Plymouth has huge aspirations, drive and determination with potential for world class status. Its citizens are key to the sustainable development of the City. But a city with world class potential needs more than schools where data is the principal measure of success. It needs environments, including youth football clubs, where positive attitudes and values are nurtured and celebrated. All Plymouth’s children are entitled to expect their schools to equip them to contribute to achievement in a world class city. It is said that it takes a village to raise a child – think what can be achieved by a caring city in which everyone works together; secondary and primary schools, public and private sectors, voluntary and charitable. Who cares? And how? I support the direction of travel of your vision….

    1. Thanks, Sarah – I agree with everything you’ve written.

      This is our vision for education. We’re not there yet and the challenges are huge – especially when it comes to working within a system that actually makes things more difficult.

      I think you may have the text for your own blog above; Iet me know when it’s up and running.

      I’ll share your post with our Governors.

      *Kieran Earley
      *Headteacher
      Devonport High School for Boys
      Paradise Road, Plymouth, PL1 5QP
      01752 208787
      dhsb.org / Twitter: @kieran_earley

  2. Sarah Adkins

    I’m not sure I am sufficiently up to speed with IT to start a blog! I am posting this comment simply to provide you with a link to the video from a recent lecture at Plymouth University – part of the Vice Chancellor’s excellent Prestige Lecture series. Sir John Parker spoke about “Engineering and the Leadership Journey”. I can’t commend his lecture highly enough – and I’m sure that his experiences and the tips he provides on leadership generally (he is currently Chairman of Anglo American plc and is the only person to have chaired five FTSE100 companies) will be of interest not only to current leaders but to all ages in the the wider DHSB community and indeed beyond. Sir John was inspiring and not just because he went through the entire lecture speaking with passion and conviction without once mentioning data! I think you’ll find a lot of synergy between Sir John’s leadership lessons and your own ethos at DHSB.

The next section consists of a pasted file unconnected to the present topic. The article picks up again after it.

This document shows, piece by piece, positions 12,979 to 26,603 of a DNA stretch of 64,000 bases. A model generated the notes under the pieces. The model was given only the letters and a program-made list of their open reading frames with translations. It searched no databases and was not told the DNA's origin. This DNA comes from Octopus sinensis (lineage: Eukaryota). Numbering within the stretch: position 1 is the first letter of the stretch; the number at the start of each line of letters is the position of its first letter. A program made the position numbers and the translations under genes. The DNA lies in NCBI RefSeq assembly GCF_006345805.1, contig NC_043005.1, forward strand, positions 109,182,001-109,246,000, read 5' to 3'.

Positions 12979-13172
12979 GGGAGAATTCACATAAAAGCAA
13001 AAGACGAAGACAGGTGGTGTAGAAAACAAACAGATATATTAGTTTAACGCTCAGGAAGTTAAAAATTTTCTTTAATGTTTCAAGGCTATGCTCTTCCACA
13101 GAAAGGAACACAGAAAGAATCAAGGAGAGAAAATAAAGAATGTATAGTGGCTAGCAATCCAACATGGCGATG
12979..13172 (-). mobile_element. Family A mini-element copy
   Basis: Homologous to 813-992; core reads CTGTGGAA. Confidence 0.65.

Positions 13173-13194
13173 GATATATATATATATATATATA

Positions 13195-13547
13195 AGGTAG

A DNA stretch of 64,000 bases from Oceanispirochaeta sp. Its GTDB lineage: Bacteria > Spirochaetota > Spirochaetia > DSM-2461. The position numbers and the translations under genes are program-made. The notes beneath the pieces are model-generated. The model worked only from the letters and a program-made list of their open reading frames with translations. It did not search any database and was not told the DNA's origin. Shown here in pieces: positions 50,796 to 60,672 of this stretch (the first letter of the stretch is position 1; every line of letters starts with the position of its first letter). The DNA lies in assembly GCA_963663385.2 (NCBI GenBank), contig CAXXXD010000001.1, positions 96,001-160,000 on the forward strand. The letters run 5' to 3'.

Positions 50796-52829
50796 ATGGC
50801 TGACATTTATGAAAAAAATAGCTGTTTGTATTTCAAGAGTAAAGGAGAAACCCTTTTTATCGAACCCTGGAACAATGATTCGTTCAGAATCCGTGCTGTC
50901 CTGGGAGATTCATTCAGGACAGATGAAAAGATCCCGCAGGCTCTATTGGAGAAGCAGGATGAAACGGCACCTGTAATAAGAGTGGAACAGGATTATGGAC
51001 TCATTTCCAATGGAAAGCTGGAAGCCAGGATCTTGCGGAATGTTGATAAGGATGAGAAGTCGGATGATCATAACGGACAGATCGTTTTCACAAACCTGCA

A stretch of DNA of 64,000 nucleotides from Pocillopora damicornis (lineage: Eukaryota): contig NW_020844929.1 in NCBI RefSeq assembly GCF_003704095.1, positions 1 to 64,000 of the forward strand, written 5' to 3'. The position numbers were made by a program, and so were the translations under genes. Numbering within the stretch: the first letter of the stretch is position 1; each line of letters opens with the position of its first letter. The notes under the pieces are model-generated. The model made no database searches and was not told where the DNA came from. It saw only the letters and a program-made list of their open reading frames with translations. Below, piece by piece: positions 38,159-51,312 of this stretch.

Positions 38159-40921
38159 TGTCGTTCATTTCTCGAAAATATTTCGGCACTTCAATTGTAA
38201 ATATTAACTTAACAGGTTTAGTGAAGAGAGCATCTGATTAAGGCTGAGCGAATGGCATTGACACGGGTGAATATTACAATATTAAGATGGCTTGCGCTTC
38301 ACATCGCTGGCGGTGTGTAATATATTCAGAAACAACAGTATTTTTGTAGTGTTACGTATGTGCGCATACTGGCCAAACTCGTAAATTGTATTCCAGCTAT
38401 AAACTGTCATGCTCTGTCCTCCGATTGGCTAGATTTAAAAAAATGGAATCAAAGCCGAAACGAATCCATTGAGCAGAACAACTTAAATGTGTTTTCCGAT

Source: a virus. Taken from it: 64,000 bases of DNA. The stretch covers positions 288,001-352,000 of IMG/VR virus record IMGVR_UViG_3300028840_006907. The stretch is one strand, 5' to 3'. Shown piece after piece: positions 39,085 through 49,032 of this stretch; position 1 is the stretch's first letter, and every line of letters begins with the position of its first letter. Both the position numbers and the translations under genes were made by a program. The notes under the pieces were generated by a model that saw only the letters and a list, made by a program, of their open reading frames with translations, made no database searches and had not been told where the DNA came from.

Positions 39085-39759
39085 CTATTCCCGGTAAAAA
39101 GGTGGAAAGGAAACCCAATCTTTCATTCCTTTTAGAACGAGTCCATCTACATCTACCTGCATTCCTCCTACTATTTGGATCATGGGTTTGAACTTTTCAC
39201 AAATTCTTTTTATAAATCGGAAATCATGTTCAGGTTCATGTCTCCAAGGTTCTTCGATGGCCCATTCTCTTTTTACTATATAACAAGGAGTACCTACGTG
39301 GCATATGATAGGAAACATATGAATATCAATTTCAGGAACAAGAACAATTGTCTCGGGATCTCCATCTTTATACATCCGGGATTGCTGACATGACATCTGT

http://www1.plymouth.ac.uk/150/highlights/lectures/Pages/default.aspx

    1. Thanks – couldn’t activate the link, sadly.

      Can you repost?

      *Kieran Earley
      *Headteacher
      Devonport High School for Boys
      Paradise Road, Plymouth, PL1 5QP
      01752 208787
      dhsb.org / Twitter: @kieran_earley

    1. Yes – that works now, thanks.

      Will watch it when I get a moment and let you know what I think.

      Kieran Earley
      Headteacher
      Devonport High School for Boys

      01752 208787
      Twitter: @kieran_earley